The greatest thing about any online site or program that allows a reader to create virtual shelves for books is that it allows the reader to create vi...moreThe greatest thing about any online site or program that allows a reader to create virtual shelves for books is that it allows the reader to create virtual shelves for books. If you have a library, a private library, than you know the contrasting feeling of joy of rearranging the books but also the terror of doing it. But you also know the joy of being surrounded by your books. This is a book about books en masse for people who own them in masse. If you have two books, this is not the book for you. If you are worried about being crushed to death by library, read this. Once you have moved past envy for someone who has his own free standing library designed how he sees fit, you will fall in love with this book (and add more books to your own library). In this book, Manuel takes the reader on a tour of that which they already know. It is how we see the library. Along the way, you will be told stories about the power of books, the importance of books, and the conflicting “arghs” that we go though when we shelve books. It’s about books. It’s about the power of books. In particular, in light of recent events on various reviews and reviewing sites, I think anyone who has followed those you want to call them, should read this book. The section on censorship alone is worth the cost of the book and points out the essential truth of censorship – we all censored, but then goes into the debate about how far is too far. (less)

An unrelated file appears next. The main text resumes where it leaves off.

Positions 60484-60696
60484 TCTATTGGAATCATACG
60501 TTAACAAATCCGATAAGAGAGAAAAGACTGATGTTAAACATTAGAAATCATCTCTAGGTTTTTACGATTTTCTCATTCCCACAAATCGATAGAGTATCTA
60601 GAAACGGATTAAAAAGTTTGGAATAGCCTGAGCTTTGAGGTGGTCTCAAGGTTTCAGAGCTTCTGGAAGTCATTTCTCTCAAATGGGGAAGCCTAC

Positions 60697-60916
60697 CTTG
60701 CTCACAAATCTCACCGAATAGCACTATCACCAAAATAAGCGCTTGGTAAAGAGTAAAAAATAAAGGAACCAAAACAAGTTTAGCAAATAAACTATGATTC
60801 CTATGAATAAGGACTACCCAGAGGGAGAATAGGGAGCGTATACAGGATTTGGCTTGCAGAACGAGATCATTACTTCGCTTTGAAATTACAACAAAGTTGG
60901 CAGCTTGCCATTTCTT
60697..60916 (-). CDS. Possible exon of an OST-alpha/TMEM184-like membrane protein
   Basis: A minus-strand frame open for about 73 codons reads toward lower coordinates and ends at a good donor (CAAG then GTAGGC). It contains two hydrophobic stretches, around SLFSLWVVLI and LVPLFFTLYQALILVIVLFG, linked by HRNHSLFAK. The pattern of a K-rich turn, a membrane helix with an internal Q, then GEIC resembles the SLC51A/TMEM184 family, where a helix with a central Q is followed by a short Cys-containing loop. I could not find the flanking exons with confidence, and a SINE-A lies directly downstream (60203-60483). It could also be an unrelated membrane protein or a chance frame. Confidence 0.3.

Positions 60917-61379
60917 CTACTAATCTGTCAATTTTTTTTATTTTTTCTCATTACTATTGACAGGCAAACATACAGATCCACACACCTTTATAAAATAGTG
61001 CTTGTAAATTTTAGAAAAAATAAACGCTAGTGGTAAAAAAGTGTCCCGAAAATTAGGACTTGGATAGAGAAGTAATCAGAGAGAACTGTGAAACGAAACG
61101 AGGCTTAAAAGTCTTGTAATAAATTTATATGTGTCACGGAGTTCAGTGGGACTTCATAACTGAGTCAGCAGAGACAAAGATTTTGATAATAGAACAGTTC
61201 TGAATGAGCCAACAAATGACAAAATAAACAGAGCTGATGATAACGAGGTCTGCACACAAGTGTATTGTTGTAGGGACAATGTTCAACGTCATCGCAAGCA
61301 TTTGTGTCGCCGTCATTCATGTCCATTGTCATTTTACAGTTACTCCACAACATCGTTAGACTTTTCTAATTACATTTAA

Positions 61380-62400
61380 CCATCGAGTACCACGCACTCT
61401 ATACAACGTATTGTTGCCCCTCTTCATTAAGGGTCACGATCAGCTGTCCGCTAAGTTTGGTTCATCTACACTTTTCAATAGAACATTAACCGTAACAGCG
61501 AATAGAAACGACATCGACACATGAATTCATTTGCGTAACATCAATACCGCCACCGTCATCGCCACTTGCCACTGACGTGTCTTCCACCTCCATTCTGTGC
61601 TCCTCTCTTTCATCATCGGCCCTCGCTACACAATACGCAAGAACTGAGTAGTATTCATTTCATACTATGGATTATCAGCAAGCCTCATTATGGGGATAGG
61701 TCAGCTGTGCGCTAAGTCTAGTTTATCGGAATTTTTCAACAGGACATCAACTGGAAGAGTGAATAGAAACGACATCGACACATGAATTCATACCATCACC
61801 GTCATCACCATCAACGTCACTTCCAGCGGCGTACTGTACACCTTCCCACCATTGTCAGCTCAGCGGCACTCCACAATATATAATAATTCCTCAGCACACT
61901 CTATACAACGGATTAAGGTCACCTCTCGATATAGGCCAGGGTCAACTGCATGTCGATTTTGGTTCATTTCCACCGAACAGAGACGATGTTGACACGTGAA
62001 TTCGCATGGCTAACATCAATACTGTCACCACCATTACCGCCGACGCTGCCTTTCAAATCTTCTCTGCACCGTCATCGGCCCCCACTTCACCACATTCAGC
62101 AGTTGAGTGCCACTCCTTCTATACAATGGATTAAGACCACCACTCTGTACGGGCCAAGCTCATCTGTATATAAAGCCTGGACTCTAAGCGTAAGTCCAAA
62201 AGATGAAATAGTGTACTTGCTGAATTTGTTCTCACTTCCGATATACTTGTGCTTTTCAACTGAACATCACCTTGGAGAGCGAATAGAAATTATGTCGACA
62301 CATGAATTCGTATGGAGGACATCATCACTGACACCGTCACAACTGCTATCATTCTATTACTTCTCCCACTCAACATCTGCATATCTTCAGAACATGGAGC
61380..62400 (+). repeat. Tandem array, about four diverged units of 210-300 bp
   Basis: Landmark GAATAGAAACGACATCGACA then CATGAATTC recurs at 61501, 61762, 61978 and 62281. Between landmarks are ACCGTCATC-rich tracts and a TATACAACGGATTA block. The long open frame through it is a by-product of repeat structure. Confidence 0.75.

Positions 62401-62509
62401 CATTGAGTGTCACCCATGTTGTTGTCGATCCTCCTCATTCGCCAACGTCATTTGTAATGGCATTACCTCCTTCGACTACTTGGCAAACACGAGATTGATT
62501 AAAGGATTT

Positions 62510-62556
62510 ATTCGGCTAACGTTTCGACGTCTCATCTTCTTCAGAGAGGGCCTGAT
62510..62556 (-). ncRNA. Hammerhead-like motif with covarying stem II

Charles River Editor's Native American series is actually pretty good. Each book (averaging about 57 pages) is overview of the title tribe. For the mo...moreCharles River Editor's Native American series is actually pretty good. Each book (averaging about 57 pages) is overview of the title tribe. For the most part, the series is well done and moves from pre-European meeting to present day. This one is about the Choctaw. I did not know that Code Talkers were used in WW I.
While a good portion of the book is rehashing of various stories, most of the book is rather interesting in describing and discussing what Hades could...moreWhile a good portion of the book is rehashing of various stories, most of the book is rather interesting in describing and discussing what Hades could have symbolism and the connection to other, earlier, belief systems.(less)